In response to my previous article on the commoditization of making things, I was asked my opinion on what smaller aerospace precision CNC machining companies could be doing to position themselves for survival. This is certainly an important question, not only for those of us in the business, but also for companies relying on our services.
Over this and the next few articles, I’ll offer up my thoughts as they apply to smaller companies like Evaero.
Rather than talk about new CNC machining technologies, which you can read about elsewhere, I intend to discuss matters such as pricing and risk, reverse auctions, long term contracts, and redefining what winning looks like.
But today, I want to start with Manufacturing Peace of Mind™.
Most of our revenue is generated by sales to Fortune 100 companies with the majority of our part numbers sold according to terms and conditions governed by long term contracts. Recently we were invited to participate in a reverse auction that, we were surprised to learn, featured parts supposedly covered by one of those contracts.
With an agreed-upon price already established by the contract we declined the invitation and the parts were subsequently awarded to another supplier. Talk to others who have found themselves in the same situation and you’ll encounter a range of emotions from anger to fear to aggression. If you want to prepare for the future though, I believe you need to train yourself to react differently because, as put by Master Yoda:
Anger, fear, aggression; the dark side of the Force are they. Easily they flow, quick to join you in a fight. If once you start down the dark path forever will it dominate your destiny, consume you it will.
So how do you avoid becoming consumed by the dark path of commoditization? I recommend replacing anger, fear, and aggression with gratitude, empathy, and enlightenment.
Rather than being angry that our customer disregarded our contract, my first reaction was to be thankful for having been allowed to make the parts for as long as we have. Every part we have on contract is priced to stand on its own with a small amount left over for profit. (I’ll talk more about this when I write on long-term contracts.) In addition to having a strong desire to avoid overcharging our customers, we have a very detailed understanding of our costs. What that means is that for the years our customer gave us the opportunity to serve them by making these particular parts, our employees, Evaero, and our community all benefitted.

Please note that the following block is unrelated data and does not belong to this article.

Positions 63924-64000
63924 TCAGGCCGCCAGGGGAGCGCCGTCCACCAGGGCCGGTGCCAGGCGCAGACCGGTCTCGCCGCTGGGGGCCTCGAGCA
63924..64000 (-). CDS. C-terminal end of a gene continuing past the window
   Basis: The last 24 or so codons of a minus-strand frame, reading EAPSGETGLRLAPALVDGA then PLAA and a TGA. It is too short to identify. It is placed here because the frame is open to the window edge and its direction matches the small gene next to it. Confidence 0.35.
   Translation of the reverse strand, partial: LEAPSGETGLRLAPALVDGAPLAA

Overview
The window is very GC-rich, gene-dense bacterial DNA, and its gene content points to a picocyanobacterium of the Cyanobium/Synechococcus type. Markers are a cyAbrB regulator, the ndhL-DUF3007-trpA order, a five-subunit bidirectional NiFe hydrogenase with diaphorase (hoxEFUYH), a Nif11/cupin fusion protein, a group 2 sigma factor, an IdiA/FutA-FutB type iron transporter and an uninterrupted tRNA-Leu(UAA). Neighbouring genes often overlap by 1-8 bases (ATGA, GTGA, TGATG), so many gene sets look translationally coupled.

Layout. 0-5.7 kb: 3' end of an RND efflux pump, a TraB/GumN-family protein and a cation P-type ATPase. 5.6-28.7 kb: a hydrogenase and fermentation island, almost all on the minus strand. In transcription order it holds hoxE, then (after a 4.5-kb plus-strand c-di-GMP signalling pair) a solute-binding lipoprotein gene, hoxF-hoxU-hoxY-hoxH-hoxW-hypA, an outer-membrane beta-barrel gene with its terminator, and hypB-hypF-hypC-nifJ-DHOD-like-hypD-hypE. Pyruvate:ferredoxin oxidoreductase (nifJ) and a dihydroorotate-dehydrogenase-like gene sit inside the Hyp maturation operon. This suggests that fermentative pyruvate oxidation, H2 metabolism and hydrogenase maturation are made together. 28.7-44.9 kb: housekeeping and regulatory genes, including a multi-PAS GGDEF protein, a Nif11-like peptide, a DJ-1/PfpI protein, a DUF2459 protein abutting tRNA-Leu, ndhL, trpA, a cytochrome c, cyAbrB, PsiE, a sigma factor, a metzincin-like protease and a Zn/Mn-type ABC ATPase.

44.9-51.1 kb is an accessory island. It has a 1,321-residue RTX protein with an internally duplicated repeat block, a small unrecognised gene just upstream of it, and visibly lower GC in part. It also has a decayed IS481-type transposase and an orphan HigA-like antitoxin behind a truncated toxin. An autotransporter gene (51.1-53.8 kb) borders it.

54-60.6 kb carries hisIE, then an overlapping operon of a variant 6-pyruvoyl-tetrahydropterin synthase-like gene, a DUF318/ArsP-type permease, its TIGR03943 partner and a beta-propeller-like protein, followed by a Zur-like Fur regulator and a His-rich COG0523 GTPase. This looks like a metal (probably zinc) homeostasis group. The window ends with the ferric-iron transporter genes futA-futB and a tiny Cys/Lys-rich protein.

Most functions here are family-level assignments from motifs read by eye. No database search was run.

Seems like a lot to be grateful for. Don’t you think?
As noted in a previous blog, if you believe in doing the right thing, a good place to start is to put yourself in the shoes of others. Most large publicly held companies are ultimately governed by a single metric: shareholder value. Put yourself in the shoes of an employee working for such a company and you’ll quickly understand managers are often pushed into making decisions that benefit share prices in the short run and may not make a whole lot of long term sense.
There are few better legal ways to achieve short-term financial gains than to reduce the direct costs associated with the revenue generating products/services you sell. Not only does it improve earnings but it also increases cash flow and reduces inventory. Although this is true in all businesses, in large companies there are people whose jobs depend on them doing just this one thing.
Put yourself in the shoes of the person who has been assigned to cut costs and you’ll quickly understand why your parts are now on a reverse auction. Although it’s not likely to make you feel any better, it should cause you to reconsider how you are positioning yourself for survival in the future.
Early in the morning, the day after we received the auction notice, a friend of mine (hat tip Gary) sent me an email that included the following verse by Kadam Geshe Langri Tangpa:
When one whom I have benefitted with great hope unreasonably hurts me very badly may I view him as my supreme teacher.
You can take the bad things that happen to you and have them consume you or you can learn from them and hopefully put yourself and your organization in a better position. Do this enough times and you’ll learn some of the things I have over the years, namely that managing your business according to a single metric such as shareholder value will likely detract from your long-term goals. Also, success ultimately depends upon the properties of the collective.
As noted by Matthew Stewart in his really excellent book The Management Myth:
It is the general ethos, in the classical sense of that term – the level of mutual trust, often established over years or decades – that makes successful collaboration possible. The balancing of different skills and often even contrary points of view with a group, too, is typically a major factor in success. Perhaps the most important factors are those that lie outside the organization altogether – the legal, cultural, and ethical infrastructure of wider society on which organizations depend.
Although replacing anger, fear, and aggression with gratitude, empathy, and enlightenment won’t guarantee survival it will shift your focus on the issues and problems you can control rather than ones you cannot.
This is the approach I believe gets us all one step closer to Manufacturing Peace of Mind™.
A reader (hat tip Dave) recommended the California-based roots rock band Dawes. (You didn’t know I took requests, did you?) In researching the band, I learned that during the 20-year celebration of the radio show World Cafe Dawes and one of my favorite bands Mumford and Sons did a song together. Hope you like it as much as I did.
Until next week.
In your service…xian
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